After quite pricy yet delicious dinner we dropped by our cabin to pick up some beer (Finn without a beer is not a Finn) and went to the beach. We were sitting there on the lonely bench in embrace, drinking elixir of Finnish gods and watching marvelous sunset.
Mossala Island Resort in the evening:
If you’d ask me in the morning when was the last time I slept so well, I most likely wouldn’t remember. Long walk in the forest and evening on the beach made its magic. I felt great, I felt energized and ready for whatever this day has planned for me.
I stood on the porch of our cottage, enjoying the bluish mirror surface of the Baltic Sea and the morning freshness of the last summer day. Looking at the peaceful Finnish landscape, it became clear to me why Finns tend to spend so much time in the nature, away from the noise, fuss and relentless movement of the city. It’s an amazing feeling when you can sit back, relax and just take your time. No work, no rush, no thoughts. Just nature and you.
We had breakfast in the same restaurant (no other choice, since it’s the only restaurant nearby), packed our belongings and hit the road.
Two ferries and an hour later, we finally reached Kustavi. Kustavi is one of the most popular summer resorts in Finland. There are more than two thousand summer residences of rich Finnish people. And that is the reason why population of this small town is increasing quite significantly during the summer season.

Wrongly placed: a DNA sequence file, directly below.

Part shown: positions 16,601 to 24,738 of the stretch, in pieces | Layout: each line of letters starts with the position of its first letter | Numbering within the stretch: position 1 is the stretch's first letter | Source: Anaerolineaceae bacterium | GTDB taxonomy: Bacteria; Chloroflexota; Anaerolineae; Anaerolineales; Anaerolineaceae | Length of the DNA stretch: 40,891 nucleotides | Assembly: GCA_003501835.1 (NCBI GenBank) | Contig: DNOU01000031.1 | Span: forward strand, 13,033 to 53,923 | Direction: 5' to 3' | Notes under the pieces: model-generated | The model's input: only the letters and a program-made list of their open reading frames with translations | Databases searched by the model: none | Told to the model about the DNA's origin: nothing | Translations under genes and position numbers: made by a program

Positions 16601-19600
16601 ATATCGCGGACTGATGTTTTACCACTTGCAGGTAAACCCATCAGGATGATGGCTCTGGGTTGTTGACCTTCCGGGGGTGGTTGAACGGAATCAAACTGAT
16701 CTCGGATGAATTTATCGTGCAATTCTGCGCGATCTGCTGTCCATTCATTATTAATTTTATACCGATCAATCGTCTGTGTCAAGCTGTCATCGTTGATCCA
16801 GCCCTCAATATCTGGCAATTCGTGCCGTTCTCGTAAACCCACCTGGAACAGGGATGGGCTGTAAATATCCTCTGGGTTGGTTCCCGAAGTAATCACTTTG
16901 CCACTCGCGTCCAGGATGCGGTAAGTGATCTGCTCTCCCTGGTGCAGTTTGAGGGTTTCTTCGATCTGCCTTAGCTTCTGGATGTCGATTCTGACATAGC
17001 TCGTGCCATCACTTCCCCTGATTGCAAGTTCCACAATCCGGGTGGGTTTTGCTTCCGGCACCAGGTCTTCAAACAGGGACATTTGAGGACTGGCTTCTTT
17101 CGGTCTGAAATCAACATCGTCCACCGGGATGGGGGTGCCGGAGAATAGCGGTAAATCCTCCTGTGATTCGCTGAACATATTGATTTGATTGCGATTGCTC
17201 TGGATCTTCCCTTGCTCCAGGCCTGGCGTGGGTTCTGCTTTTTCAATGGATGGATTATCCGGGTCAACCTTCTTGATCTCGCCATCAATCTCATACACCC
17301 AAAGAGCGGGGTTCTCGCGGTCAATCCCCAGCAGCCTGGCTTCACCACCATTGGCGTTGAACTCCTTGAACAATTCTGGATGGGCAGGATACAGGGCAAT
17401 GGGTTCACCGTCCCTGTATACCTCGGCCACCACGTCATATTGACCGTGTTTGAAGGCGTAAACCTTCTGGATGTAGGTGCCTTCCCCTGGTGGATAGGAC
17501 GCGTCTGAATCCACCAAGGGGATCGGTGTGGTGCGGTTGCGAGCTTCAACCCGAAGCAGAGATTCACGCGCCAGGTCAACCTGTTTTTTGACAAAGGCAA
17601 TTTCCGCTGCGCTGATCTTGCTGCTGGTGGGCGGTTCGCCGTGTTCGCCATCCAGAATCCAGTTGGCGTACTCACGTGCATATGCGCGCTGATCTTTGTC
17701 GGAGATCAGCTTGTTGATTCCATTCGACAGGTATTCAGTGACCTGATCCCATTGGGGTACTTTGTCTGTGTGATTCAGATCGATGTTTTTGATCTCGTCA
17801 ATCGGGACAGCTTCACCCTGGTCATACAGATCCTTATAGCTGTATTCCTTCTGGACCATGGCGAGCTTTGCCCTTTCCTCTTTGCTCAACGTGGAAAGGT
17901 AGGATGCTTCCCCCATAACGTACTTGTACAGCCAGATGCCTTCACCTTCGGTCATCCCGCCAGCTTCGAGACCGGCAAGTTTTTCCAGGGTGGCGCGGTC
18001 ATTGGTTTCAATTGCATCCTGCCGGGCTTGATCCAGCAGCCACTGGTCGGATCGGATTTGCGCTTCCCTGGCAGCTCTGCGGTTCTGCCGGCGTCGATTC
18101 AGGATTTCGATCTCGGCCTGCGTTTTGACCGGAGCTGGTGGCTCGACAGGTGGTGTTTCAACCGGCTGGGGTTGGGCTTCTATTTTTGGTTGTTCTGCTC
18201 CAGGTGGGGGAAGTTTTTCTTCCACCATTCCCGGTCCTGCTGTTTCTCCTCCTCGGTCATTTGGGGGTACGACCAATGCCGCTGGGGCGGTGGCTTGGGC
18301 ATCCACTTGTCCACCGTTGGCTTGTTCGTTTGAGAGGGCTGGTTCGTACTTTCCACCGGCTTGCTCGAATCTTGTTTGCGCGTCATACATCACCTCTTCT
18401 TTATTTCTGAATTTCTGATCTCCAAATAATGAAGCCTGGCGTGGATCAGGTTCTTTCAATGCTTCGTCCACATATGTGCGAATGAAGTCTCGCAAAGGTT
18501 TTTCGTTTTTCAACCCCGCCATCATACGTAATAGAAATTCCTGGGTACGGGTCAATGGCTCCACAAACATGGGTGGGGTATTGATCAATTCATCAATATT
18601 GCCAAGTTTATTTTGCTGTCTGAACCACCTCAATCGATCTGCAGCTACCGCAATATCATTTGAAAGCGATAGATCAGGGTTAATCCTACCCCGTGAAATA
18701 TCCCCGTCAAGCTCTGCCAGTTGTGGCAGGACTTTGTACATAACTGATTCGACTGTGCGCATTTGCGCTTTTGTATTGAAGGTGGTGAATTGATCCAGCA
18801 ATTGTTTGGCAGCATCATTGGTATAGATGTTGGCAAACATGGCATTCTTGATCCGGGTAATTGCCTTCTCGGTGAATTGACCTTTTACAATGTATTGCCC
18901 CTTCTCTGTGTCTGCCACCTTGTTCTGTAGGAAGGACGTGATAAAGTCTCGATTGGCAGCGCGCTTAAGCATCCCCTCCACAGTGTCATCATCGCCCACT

For those who do not have the possibility to purchase own estate or villa, local recreation center offers cozy cottages for rent:
This place turned out to be much livelier than Mossala Island Resort. There was a restaurant, an excellent bar and some small shops. But for complete relaxation Kustavi was too noisy and crowded, in my opinion. So, if I had to choose again between those two, I would most definitely choose Mossala.
Traditional fishing boats:
Local home décor shop:
A look inside (yes, that’s right, it’s a store!):
Interesting fact: Kustavi is the only place in the western part of Finland, where the Finnish-speaking population prevails.
* * *
Taivassalon church (Taivassalon kirkko or Pyhän Ristin kirkko), built somewhere in 1440:
Another attraction of the Finnish archipelago trail is Muntin silta – a stone bridge that was built in 1850s at the expense of the inhabitants of volost:
In 1982 it was added to the list of “museum bridges”, thus becoming a unique object of Finland’s heritage.
Last on our road trip list was Turku city. But since we didn’t have much time left for sightseeing, we decided to skip Turku altogether and went straight to Naantali – adorable old town that is loved not only by tourists but also by locals. Name “Naantali” comes from Swedish language – Nådendal (pronounced as Nodendal), which means “valley of mercy”. Founded around the medieval Brigittine convent Vallis gratiae (Nådendal abbey), it is considered one of the oldest cities in Finland. And the church that was built at the same time is still the largest in the city.
If you walk along the pier, the footpath will lead you to the wooden bridge that will take you to Kailo island. One of the most important city’s landmarks is located there – the famous theme park “Moominworld”. And next to Kailo is an amusement park for kids “Adventure Island”.
Despite the proximity of the former capital of Finland (Turku), Naantali is always quiet and peaceful. And while walking along the old streets, I often get a feeling that some invisible time machine has relocated me to the past.
And on this sweet note I am finishing the story of the Finnish archipelago.
Hope you enjoyed it!